LinkedIn is fast becoming one of my favorite places to meet like-minded people: like Davida Ginter.
Davida is the founder and CEO of Enkindle Global and a bright, articulate leader in burnout prevention and culture change. Our conversation shifted my thinking on burnout and work culture — and left me smiling and inspired.
What sparked your interest in burnout?
A conversation with a friend from my sustainability and leadership studies. We were talking about our industry, and we wondered: why do so many people in our field suffer from extreme stress? It seems ironic — people who care so much…
Burnout is not just a bad day, or week, or even a challenging month. Burnout is an ongoing state of extreme exhaustion, cynicism, reduced capacity and loss of identity.
Understanding why burnout happens is essential for a healthy future of work, and, well, a healthy future of us: burnout is a massive issue for individuals, organizations and societies.
So, why are so many of us reaching this state of utter, wretched emptiness?
Burnout is caused by chronic workplace stress. In other words:
Chronic = ongoing or relentless
Workplace = related to work
Stress = stress on our psychological, physiological, mental…
I reached out to New Zealand-based leadership expert Suzi McAlpine after we connected through our work on burnout on Twitter. And I’m so glad I did.
Suzi is the author of Beyond Burnout, a book which gives leaders and organizations practical, actionable strategies for shifting culture and ending burnout. She is bright and wise. I loved our conversation — I’m sure you will, too.
How would you describe burnout in simple terms?
Eric is an inspiring example of courage, working to create change and innovation within a very traditional work culture.
During our awesome conversation he shared his story, and his thoughts on what can be done to reshape the legal industry into one where lawyers and clients alike are treated with dignity and kindness.
Tell us a little about your mental health struggles as a young lawyer.
When I graduated from law school, I…
Last week, California congressman Mark Takano introduced proposed legislation to reduce the US national standard workweek from 40 to 32 hours.
Take a moment to let that sink in. A 32-hour workweek.
4 workdays. 3 leisure. No change to your salary.
It’s not law yet, but even the fact that it’s being proposed is huge. It represents a shift in how we conceptualize work. Profound changes to work culture that would have seemed impossible a few year ago are not just becoming feasible — these ideas are entering the mainstream.
To be clear, this is not about working four 10…
Many of us grew up believing emotions were bad.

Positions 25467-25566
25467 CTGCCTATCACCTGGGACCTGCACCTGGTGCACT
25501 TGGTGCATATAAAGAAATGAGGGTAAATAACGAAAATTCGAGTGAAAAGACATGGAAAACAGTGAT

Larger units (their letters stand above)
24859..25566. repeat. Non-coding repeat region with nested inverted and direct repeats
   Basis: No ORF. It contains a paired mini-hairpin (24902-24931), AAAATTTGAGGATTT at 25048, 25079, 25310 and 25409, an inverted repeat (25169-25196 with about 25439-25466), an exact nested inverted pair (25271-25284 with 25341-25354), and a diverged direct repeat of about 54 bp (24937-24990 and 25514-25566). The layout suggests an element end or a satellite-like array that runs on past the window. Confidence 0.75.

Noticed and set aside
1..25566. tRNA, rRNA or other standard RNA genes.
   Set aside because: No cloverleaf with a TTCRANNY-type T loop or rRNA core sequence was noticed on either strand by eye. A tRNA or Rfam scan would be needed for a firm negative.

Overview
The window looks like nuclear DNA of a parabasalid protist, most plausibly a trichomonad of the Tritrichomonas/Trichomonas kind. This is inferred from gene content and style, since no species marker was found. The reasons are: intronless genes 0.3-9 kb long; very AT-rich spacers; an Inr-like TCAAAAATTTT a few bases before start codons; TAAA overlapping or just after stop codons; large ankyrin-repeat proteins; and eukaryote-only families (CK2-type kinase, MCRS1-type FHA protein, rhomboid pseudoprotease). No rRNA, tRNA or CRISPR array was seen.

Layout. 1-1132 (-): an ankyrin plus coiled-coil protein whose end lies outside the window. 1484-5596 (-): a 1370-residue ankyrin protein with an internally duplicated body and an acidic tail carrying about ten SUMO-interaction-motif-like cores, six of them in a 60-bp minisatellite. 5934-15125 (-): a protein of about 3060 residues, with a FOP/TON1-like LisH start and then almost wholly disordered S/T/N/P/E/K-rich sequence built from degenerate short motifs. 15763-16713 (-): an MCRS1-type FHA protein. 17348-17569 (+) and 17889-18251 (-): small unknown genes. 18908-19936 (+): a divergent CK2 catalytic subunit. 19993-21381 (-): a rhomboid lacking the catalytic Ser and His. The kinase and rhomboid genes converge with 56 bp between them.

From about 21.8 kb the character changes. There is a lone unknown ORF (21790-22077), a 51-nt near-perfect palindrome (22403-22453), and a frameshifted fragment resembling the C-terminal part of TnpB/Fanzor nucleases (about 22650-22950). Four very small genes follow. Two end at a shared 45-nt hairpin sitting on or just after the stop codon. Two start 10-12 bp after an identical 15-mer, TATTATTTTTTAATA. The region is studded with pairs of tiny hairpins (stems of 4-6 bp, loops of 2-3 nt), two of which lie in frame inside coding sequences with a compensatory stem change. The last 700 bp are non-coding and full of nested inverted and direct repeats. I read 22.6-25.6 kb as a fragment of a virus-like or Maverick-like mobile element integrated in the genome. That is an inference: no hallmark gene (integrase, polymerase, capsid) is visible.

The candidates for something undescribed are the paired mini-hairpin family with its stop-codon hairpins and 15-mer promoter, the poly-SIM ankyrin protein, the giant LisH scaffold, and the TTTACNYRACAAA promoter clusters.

“Girls shouldn’t be angry.”
“Boys shouldn’t let emotions show.”
“Stop that incessant laughter.”
“Don’t be sad.”
When the message was emotions are bad — when we were punished for our feelings — we didn’t learned the basic truths of emotions and the wisdom they offer.
When we are in chronic workplace stress, burnout is often a matter of when, not if. Here’s why.
Stress of itself is not bad. We need stress to grow and learn.
Chronic stress is different.
When you are subject to ongoing, chronic workplace stress, eventually, you are pretty likely to start experiencing one or more of the four dimensions of burnout:
And once you’re in burnout, you will generally lack the perspective and motivation you need to change things and…
When we are overwhelmed by chronic workplace stress, it can be tempting to quit and head straight into another job.
I totally get this.
When I was in the middle of my burnout, my boss offered to find me an in-house legal role with one of our clients.
Not because I wasn’t tempted (I was).
Not because it didn’t make a lot of sense (it did).
But because I knew, intrinsically, that going straight into another job — a different version of the same one I had been doing when I burnt out — would not make me…
Angela came to me after hitting a wall — she woke up one day and could not lift her head. As a software engineer based in Paris, she had been working 80-hour weeks as long as she could remember. Now, her body had given way.
As she put it in her email, “I hate typing these words, but I need help. Now.”
Over the course of the next few months, we identified the following phases in her burnout, which had played out over years.
>> overworking, high on caffeine, mega-productive, “killing it”
>> exhaustion starting to creep in, less productive…
Right now, mental health issues are at the forefront of popular culture.
This is great: shedding light on these topics forms an important step towards destigmatizing mental health issues such as burnout.
But much more needs to change, to end burnout stigma.
A stigma is a barrier rooted in prejudice, avoidance, rejection, and discrimination due to a lack of understanding.
In burnout, stigma usually plays out in two forms.